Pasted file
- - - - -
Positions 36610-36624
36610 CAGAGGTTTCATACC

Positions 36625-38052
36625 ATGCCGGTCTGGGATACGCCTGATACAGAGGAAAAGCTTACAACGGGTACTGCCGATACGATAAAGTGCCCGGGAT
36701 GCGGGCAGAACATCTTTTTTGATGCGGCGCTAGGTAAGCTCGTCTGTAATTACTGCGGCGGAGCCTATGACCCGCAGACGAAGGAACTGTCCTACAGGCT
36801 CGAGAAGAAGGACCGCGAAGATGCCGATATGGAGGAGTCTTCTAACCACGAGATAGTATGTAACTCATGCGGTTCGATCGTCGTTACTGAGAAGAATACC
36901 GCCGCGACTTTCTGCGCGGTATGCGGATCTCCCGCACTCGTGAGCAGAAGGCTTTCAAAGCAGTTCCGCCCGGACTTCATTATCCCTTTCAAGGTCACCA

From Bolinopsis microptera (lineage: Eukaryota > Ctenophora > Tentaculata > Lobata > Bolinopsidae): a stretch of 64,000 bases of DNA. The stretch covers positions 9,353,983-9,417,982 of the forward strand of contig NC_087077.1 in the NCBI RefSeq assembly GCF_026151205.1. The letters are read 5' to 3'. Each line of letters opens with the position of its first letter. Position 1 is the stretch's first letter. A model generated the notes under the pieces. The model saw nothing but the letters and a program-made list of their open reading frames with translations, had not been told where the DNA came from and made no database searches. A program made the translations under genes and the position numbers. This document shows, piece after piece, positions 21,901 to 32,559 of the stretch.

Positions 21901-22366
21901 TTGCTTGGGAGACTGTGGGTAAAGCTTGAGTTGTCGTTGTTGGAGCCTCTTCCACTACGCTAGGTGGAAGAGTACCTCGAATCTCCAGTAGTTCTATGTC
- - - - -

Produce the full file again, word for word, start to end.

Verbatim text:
Positions 36610-36624
36610 CAGAGGTTTCATACC

Positions 36625-38052
36625 ATGCCGGTCTGGGATACGCCTGATACAGAGGAAAAGCTTACAACGGGTACTGCCGATACGATAAAGTGCCCGGGAT
36701 GCGGGCAGAACATCTTTTTTGATGCGGCGCTAGGTAAGCTCGTCTGTAATTACTGCGGCGGAGCCTATGACCCGCAGACGAAGGAACTGTCCTACAGGCT
36801 CGAGAAGAAGGACCGCGAAGATGCCGATATGGAGGAGTCTTCTAACCACGAGATAGTATGTAACTCATGCGGTTCGATCGTCGTTACTGAGAAGAATACC
36901 GCCGCGACTTTCTGCGCGGTATGCGGATCTCCCGCACTCGTGAGCAGAAGGCTTTCAAAGCAGTTCCGCCCGGACTTCATTATCCCTTTCAAGGTCACCA

From Bolinopsis microptera (lineage: Eukaryota > Ctenophora > Tentaculata > Lobata > Bolinopsidae): a stretch of 64,000 bases of DNA. The stretch covers positions 9,353,983-9,417,982 of the forward strand of contig NC_087077.1 in the NCBI RefSeq assembly GCF_026151205.1. The letters are read 5' to 3'. Each line of letters opens with the position of its first letter. Position 1 is the stretch's first letter. A model generated the notes under the pieces. The model saw nothing but the letters and a program-made list of their open reading frames with translations, had not been told where the DNA came from and made no database searches. A program made the translations under genes and the position numbers. This document shows, piece after piece, positions 21,901 to 32,559 of the stretch.

Positions 21901-22366
21901 TTGCTTGGGAGACTGTGGGTAAAGCTTGAGTTGTCGTTGTTGGAGCCTCTTCCACTACGCTAGGTGGAAGAGTACCTCGAATCTCCAGTAGTTCTATGTC